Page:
The life of a wanderer is open like a deer's habitat
The life of a householder, after all, is dusty and burdensome. But most of us never realize that as we cling to a false sense of safety until it is too late, regretting that we did not do more to do good and free ourselves at least partly from the terrible fourfold contamination of greed, aversion, fear, and delusion.

In Buddhist countries, such as those in Southeast Asia, where the kind of Buddhism the Buddha and his first disciples practiced in India and the "Middle Country" (Majjhima-desa, to the northwest of Indian janapadas), the general conduct of laypeople in the presence of wandering ascetics is very reverent.

Such mendicants existed even before Prince Siddhartha saw one and thought, "I should live like that if I want to awaken from the delusion and suffering of the world!" It is modeled on the discipline followed by monastics and novices (bhikkhus, bhikkhunis, samaneras, and samaneris). Lay Buddhists have a kind of layperson's Buddhist Discipline in the lengthy Sigalovada Sutra (DN), a compilation text.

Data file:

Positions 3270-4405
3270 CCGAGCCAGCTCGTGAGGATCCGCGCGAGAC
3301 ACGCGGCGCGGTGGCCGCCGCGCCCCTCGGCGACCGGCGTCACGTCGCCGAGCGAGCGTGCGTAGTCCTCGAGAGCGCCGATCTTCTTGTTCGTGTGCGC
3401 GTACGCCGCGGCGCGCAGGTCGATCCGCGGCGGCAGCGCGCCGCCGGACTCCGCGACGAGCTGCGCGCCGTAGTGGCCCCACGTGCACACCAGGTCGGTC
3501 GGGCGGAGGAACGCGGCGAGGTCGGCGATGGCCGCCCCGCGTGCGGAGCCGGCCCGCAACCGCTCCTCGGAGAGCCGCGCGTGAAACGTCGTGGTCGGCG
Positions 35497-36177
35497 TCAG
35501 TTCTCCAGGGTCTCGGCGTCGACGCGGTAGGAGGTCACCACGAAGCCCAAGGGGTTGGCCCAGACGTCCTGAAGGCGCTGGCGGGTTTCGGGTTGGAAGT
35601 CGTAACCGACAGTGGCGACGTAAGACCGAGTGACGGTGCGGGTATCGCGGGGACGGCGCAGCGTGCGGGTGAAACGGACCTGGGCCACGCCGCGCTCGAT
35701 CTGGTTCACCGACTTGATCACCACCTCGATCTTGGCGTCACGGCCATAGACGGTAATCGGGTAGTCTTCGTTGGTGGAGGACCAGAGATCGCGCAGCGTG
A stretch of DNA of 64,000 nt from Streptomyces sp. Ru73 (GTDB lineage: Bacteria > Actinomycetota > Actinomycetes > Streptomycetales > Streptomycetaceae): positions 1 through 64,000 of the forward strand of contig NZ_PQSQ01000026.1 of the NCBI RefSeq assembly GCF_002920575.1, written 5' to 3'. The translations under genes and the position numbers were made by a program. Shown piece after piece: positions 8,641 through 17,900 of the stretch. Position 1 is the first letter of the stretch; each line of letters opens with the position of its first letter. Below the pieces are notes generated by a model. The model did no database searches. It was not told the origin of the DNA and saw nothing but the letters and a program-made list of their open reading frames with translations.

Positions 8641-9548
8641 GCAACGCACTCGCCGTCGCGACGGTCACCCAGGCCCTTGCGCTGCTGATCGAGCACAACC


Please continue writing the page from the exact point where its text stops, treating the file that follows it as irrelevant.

One could wander into the Himalayas (BO).
When laypeople are in the presence of "elders" (theras), they comport themselves to give monastics every advantage in achieving their goals of being able to concentrate, meditate, remain calm and undistracted, teach, and attain enlightenment even in this very life.

Temple monk fights police power (S).
A monastic is a terrible person engaged in a great offense if he or she squanders that rare opportunity or engages in defeat-behavior and carries on pretending to be a member of the monastic Sangha dressed in robe, like a wolf in sheep's clothing taking from those with confidence in the Buddha, Dharma, and Sangha while not meriting it. There are a minimal number of things one does to remain in good standing in the Sangha, which is not a lifelong commitment and always allows one to resort to lay life if one should so wish.

But one generally takes on much more and actually uses the gifts of others, subsisting on the bare requisites to survive perhaps in addition to spreading or clarifying the Dharma, and the opportunity for rapid intentional spiritual evolution.